It’s official: The 10 hottest years ever recorded in the UK have all occurred in the 21st century, serving as a further indication that our planet’s climate is undergoing a dramatic and worrying change.
The Met Office has just released a new report showing that the UK’s top 10 warmest years on record (from 1884 onwards) have all occurred since 2002. Furthermore, none of the 10 coldest years have occurred since 1963.
Starting with the record-breaking hottest year on record, the top 10 warmest years in sequence are: 2014, 2006, 2011, 2007, 2017, 2003, 2018, 2004, 2002, and 2005. The top 10 coolest years, in order, are: 1892, 1888, 1885, 1963, 1919, 1886, 1917, 1909, 1887, and 1962.
The full report, called the State of the UK Climate 2018, was published in the International Journal of Climatology on Tuesday.
"It is hugely significant, though not surprising, that the UK’s top 10 warmest years have all occurred since 2002 and that summer 2018 was the joint-hottest ever. The world has warmed 1 degree Celsius since pre-industrial times, meaning that hot years are the new normal," Dr Michael Byrne, lecturer in Earth and Environmental Sciences at the University of St Andrews, who was not directly involved with the research, commented on the report.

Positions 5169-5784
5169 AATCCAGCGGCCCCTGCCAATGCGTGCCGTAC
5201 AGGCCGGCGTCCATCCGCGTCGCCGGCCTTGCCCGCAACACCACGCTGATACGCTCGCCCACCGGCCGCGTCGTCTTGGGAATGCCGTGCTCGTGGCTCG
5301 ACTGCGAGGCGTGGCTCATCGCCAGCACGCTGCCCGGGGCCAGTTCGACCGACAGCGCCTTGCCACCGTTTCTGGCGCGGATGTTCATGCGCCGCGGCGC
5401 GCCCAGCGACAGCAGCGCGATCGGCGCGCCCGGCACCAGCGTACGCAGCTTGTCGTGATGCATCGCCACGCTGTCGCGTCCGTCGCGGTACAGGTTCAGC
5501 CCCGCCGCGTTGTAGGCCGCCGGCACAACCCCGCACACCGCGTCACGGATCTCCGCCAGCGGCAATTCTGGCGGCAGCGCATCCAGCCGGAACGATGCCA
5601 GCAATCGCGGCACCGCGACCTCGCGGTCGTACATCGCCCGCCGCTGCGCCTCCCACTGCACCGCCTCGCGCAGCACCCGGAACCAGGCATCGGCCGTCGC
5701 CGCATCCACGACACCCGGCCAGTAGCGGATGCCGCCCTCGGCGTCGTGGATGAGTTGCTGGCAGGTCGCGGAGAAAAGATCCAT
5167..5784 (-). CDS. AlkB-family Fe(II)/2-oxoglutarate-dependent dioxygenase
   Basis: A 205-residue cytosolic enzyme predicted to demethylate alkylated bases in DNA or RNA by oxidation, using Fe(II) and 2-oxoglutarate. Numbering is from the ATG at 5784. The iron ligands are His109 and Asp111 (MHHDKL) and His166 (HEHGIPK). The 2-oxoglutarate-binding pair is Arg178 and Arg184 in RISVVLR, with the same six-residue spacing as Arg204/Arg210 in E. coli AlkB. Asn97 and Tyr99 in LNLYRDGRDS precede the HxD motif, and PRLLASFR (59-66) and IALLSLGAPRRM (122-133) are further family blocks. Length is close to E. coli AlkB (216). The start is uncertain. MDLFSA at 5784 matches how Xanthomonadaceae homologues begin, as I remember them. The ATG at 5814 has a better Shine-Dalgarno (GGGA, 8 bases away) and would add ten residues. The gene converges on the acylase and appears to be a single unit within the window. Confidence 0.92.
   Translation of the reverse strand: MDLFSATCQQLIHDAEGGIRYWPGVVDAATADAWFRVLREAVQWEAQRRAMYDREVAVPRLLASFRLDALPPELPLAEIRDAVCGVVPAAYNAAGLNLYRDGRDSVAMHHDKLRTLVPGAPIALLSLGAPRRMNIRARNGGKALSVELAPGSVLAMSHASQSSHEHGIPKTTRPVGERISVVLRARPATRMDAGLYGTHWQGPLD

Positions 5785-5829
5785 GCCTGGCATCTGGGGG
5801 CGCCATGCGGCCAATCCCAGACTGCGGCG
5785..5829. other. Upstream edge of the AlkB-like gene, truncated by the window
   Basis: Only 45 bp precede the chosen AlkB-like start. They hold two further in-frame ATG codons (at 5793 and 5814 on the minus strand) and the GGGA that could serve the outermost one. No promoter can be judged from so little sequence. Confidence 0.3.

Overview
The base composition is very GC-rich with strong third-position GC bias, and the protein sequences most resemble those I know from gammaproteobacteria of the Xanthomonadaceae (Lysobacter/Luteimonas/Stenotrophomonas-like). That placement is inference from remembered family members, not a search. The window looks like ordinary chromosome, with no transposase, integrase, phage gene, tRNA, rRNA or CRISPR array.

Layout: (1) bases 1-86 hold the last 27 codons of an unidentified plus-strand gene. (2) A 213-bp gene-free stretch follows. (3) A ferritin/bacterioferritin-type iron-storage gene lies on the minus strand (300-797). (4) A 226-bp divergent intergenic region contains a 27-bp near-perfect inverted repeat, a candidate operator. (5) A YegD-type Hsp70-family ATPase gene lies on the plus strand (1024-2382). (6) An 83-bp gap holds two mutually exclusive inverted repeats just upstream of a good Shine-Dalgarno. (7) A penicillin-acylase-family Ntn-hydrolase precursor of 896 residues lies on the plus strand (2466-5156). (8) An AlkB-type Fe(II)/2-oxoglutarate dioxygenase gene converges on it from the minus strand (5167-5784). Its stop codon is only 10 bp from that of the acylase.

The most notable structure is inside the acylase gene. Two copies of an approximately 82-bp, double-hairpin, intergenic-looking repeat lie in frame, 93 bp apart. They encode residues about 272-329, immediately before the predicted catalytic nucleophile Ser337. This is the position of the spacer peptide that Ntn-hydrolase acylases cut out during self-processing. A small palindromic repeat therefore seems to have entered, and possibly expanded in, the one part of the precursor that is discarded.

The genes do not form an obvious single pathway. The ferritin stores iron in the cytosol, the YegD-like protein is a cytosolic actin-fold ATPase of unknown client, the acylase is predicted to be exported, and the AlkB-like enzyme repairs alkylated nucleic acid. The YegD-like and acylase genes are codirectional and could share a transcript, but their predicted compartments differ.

Increasing rainfall was another pattern clearly seen in the report. Over the last decade, summers have been 13 percent wetter and winters have been 12 percent wetter compared to levels seen in the period 1961-1990. As a result, six of the 10 wettest years ever recorded in the UK have occurred since 1998.
Bucket loads of rain is another clear sign of climate change. Rising global temperatures also bring increased evaporation of water and changing air currents, resulting in increased precipitation and more storms, although some land areas will experience less rainfall as a result of these changes.
"It is also interesting that a high number of the wettest years in the UK occurred recently, showing that climate change starts to show up even in highly variable aspects of weather such as rainfall," added Professor Gabi Hegerl, professor of Climate System Science at the University of Edinburgh. "Climate change already matters to the UK and makes a difference."
Warming average temperatures is a trend that’s being seen across the world, not just in the UK. Globally, nine of the 10 warmest years have occurred since 2005, with the years 2014 to 2018 ranking as the five warmest years on record.
2019 is also on track to become the second hottest year on record, just behind 2016, which experienced an El Niño phase that boosts temperatures in the Pacific Ocean with a global impact on weather patterns. The global average temperature for June 2019 was the hottest June in 140 years, while the April 2019 was 2nd hottest on record, according to a monthly report by US NOAA.